The plot is mawkish and improbable: middle-age father suddenly develops terminal disease and has just days to live. He is put into deep-freeze to hopefully wait for cure to be found for his disease. Young son swears to grow up and find a cure for dad’s disease. Forty-ish years later, son, now grown up, finds cure for disease! Dad is underwhelmed at being woken up after so long a time. Dad/son relationship is awkward as son is now older than dad! Son gets struck down with a stroke, and will almost certainly die, so dad pops him into deepfreeze to await medical science advancing to the point when he can be treated.

James Morrow. The Cat’s Pajamas.
Originally in F&SF, Oct/Nov 2001

When I reviewed this in its original magazine appearance I wrote:

  • A most peculiar story. Part HG Wells (Island of Dr Moreau), part Orwell (Animal Farm), part Lindsay Anderson’s film ‘O Lucky Man’ (..shiver..) After a quick, impulse wedding, Vickie and Blake happen upon Pollifex Farm, and live to regret it. Blake quickly ends up with his brain floating in a vat which is on a library trolley, in a nightmare experimental laboratory where human/animal mutations are being created. QZ-11-4, an integrity gene, is the prize which Dr Pollifex seeks. And he succeeds – but how will the local population react to the strange mutants with impeccable integrity? Will the local villagers turn to flaming torches, or elect them? A strange read, as the tale is told with humourous description throughout, but a bit like the characters, doesn’t quite fit together too well.

Michael Swanwick. The Dog Said Bow-Wow.
Originally in Asimovs Oct/Nov 2001

My original review:

  • As you will now if you have been reading my reviews for some time, humour in SF is not one of my favourite reading matters – primarily because a lot of SF humour is so rarely funny. Swanwick proves that it can be done, in a wonderfully bizarre/baroque sort of futuristic-steampunk-ishy way. Sir Blackthorpe Ravenscairn de Plus Precieux is an upright, walking, talking dog of some class, who falls in with a rum sort of cove when visiting London. A plot is hatched in which the very heart of the English monarch (a gross, maggot like Queen, symbolising, perhaps….) is threatened. Gads sir, a palpable hit!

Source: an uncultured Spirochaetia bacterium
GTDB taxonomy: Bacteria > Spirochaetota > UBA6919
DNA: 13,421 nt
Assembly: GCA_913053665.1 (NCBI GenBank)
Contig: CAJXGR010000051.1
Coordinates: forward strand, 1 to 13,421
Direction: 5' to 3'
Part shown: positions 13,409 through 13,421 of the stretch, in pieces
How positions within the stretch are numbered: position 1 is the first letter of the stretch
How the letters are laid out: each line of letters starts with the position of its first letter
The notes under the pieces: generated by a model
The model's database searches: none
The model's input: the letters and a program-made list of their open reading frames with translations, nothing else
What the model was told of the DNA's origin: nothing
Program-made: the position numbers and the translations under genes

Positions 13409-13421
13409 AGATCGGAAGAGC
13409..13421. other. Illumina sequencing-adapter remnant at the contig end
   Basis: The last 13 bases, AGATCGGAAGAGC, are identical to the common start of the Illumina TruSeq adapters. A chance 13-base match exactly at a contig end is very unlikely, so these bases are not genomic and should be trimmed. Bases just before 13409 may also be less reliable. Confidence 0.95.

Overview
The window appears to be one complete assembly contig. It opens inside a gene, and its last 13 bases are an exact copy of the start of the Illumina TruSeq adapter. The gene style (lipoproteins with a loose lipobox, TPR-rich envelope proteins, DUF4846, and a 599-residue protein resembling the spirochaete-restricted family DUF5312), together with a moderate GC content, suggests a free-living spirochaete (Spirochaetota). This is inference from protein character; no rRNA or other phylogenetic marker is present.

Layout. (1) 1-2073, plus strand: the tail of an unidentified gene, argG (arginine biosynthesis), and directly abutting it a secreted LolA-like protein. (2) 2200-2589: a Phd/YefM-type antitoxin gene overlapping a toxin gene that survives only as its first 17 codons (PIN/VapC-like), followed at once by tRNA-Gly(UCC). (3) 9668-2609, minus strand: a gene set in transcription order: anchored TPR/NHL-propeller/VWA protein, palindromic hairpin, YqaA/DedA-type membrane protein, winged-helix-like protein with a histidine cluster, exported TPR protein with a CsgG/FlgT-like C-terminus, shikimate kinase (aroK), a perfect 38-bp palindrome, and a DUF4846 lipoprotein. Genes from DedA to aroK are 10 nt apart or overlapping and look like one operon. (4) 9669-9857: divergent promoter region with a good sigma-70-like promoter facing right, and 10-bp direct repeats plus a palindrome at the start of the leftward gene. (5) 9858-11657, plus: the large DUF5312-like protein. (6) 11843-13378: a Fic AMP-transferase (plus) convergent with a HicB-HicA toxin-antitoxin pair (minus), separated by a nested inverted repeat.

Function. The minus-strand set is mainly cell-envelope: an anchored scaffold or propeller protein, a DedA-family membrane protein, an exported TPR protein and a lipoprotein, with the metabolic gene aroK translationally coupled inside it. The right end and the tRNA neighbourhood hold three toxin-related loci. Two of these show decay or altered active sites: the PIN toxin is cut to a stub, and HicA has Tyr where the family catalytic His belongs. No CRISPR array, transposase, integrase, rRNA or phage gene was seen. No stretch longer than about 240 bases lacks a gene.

Ursula K. Le Guin. The Building.
Originally in Redshift

Hartwell chooses a Big Name, but the Shortish Story is Off Little Consequence. A few pages sketching out an alien world and its inhabitants, and outlining the strangeness of the two races, one of which has an unfathomable urge to build.

Stephen Baxter. Gray Earth.
Originally in Asimovs, December 2001

In my original review I wrote:

  • Baxter provides a ‘side-bar’ to latest ‘Manifold 3: Origin’ novel. The conceit is that there are numerous quantum Earths (a currently ‘hot’ topic). Baxter proposes a mysterious ‘red moon’ which travels between alterante realities, under the control of an elder species. As in his novel, there is a link between our Earth and one in which a hominid race became ascendant. Mary, a homo sapiens, has been stranded on an Earth with a major axial tilt, generating months long winters and months long baking hot summers. She is stranded having returned a group of hominids to this strange earth, her transportation having been damaged beyond repair upon landing. This main character is evidently featured in the Manifold series and consequently the enjoyment of this story will be the more for those of you familiar with the novels.

Terry Dowling. The Lagan Fishers.
Originally in SCI FICTION

An interesting read. An alien infestation is growing at random on Earth, strange shrub-like plants that are architectural in design, evidently mimicking buildings and features from Earth.

Sam Cadrey finds one growing in his garden, and he determines not to hand control over to the authorities and the experts, but to play a more active role in harvesting the hedges. He finds out, however, that the ability to mimic is greater than is evidently known, and the alien artefact/plant furnishes a pretty good replica of his deceased wife. But there appears to be another alternative, which offers Sam a proper First Contact.

An excellent, intriguing story.

Thomas M. Disch. In Xanadu.
Originally in Redshift

Another dip into one of the major anthologies from 2001. Disch provides two perspectives on afterlife. In the first the male protagonist is in some kind of commercial virtual afterlife. When the downpayments for said afterlife prove problematic, he has to pay his way, but instead of washing the dishes in the kitchen, he takes on a female form and provides another kind of service.

A curious story, always staying just out of the reach of comprehension.

Lisa Goldstein. The Go Between.
Originally in Asimovs, March 2001

When I orginally reviewed this story I said:

    Majli Iris arrives on Malku, a newly appointed Ambassador, to negotiate an expansion to their presence on the planet. The Hrawu have taken to the dogs brought to the planet, and Majli ponders what this promiscuity of affections may mean. A violent attack on a Hrawu threatens to disrupt the negotiations, but in the end leads to a revelation about the nature of the alien/canine relationship.

    Another good, though not outstanding, story.

Gene Wolfe. Viewpoint.
Originally in Redshift